Independent Book Sellers Sue Amazon & The Big Six Publishers Over E-Book DRM: Three independent book sellers, Posman Books of Manhattan, Fiction Addiction of Greenville, SC and Book House of Albany, NY are suing Amazon and the Big Six publishers*2 over the use of the restrictive Digital Rights Management (DRM) software that those publishers build into their e-books as a means towards fighting digital piracy. The suit claims that Amazon as the largest seller of e-books uses a proprietary form of DRM*3 to sell e-books published by the Big Six publishers and essentially locks independent book sellers out of the e-book market because they cannot produce Amazon DRM formatted e-books.

I think the suit is interesting not because the independent book sellers want a slice of the e-book pie and are having a hard time in getting it. Because of course, the independent book sellers aren’t saying they are against DRM software per se just that they are against the proprietary form of it that Amazon uses.  The interesting part of the equation to my mind is that I think that it just might come to pass, through the litigation, that the courts decide the DRM isn’t legal – I’ll cross my fingers for that! Because this DRM issue to my mind is a smaller part of a larger issue — that issue being the lack of ownership of digital content. E-Books and other e-formatted items are being treated by large e-book sellers and publishing companies as if they were pieces of software. And just as you’d have to license a copy of Microsoft Office for personal use which of course limits what you can do with it – you are licensing the digital content you “buy.” And the licensing of e-books and other e-content allows publishers and e-book stores to limit which devices you can read their e-books on and even whether you can loan an e-book or sell an e-book to someone else. This is a grey area at the present time. The large publishing companies would rather keep control of e-books and license them than sell them but really you should be able to buy an e-book just as you would a printed book and then loan the e-book to your friends and family members and sell it later at a garage sale if you wish. Or, even donated that e-book to your public library if you want to – and those things are not things you can do with e-books at the moment.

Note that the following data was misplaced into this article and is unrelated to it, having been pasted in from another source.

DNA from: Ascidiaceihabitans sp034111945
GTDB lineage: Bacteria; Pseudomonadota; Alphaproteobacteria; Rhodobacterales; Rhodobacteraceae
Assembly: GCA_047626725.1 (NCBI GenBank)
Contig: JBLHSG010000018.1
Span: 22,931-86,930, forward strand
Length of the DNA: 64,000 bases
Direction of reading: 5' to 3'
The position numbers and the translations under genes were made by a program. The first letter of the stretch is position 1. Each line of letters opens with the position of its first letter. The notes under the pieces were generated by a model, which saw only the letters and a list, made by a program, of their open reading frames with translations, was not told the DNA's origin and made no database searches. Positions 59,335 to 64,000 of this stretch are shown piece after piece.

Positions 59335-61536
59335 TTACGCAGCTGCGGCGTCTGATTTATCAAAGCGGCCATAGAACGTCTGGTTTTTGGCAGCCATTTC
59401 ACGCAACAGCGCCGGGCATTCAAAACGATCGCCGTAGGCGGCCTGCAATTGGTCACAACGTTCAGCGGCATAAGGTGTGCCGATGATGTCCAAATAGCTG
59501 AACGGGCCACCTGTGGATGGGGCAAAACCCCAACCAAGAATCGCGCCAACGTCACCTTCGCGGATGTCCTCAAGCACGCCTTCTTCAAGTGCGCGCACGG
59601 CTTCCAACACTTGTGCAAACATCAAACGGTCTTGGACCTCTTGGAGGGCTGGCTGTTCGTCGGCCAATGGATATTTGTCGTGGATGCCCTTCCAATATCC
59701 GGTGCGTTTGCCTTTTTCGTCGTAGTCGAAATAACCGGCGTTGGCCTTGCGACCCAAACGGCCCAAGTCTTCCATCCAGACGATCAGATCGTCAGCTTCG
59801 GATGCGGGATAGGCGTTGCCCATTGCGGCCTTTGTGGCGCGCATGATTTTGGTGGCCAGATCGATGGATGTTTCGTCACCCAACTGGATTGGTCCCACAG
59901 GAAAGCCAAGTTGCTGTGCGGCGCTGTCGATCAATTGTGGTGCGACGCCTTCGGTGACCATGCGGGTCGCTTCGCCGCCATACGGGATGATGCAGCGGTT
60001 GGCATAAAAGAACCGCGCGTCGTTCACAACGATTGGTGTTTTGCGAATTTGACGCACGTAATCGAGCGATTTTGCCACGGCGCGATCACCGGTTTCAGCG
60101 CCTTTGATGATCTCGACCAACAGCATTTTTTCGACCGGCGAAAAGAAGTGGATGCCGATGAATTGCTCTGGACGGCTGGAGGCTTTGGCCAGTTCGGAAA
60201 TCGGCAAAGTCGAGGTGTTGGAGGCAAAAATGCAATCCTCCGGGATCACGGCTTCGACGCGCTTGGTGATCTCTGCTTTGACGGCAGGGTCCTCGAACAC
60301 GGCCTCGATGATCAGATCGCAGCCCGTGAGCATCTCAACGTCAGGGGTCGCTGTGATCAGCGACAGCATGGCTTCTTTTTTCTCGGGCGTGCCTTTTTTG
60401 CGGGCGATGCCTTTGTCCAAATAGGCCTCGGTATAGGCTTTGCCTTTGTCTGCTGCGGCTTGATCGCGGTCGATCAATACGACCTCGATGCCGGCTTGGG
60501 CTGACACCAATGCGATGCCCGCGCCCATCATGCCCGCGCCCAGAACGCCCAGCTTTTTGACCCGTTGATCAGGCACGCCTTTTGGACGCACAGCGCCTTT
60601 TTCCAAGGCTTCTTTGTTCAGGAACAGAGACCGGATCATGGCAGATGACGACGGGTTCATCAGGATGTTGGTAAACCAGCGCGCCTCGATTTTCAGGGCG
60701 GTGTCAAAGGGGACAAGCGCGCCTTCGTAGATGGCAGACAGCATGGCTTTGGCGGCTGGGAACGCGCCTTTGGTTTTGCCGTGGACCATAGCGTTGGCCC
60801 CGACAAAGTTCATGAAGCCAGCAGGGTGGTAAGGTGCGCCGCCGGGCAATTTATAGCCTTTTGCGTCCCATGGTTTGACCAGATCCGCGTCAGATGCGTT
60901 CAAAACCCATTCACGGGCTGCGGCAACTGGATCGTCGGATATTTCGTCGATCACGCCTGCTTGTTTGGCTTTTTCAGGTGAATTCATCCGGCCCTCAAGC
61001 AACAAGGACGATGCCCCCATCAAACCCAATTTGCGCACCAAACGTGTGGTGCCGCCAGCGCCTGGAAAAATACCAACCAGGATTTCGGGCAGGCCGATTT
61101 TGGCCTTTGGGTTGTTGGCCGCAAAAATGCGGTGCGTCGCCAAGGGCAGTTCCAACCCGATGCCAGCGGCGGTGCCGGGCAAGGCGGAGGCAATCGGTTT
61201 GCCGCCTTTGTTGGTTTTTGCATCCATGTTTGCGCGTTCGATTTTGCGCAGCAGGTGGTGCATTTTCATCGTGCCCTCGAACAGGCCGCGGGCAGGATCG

And going back around to the topic of why I find this law suite interesting – the reason, which I am honestly getting to! Is because I think it is just possible that the courts might decide DRM isn’t legal and order its use be discontinued. I know there is a long shot chance of that happening but I think it is just possible because the independent book sellers are crying foul over the use of DRM by Amazon and the Big Six Publishers and even though they aren’t suggesting the use of DRM being discontinued…. I can see that option – legally saying DRM software can’t be used and all e-books must be sold without it — being the only way for there to be a level playing field among all e-book book sellers both large and small.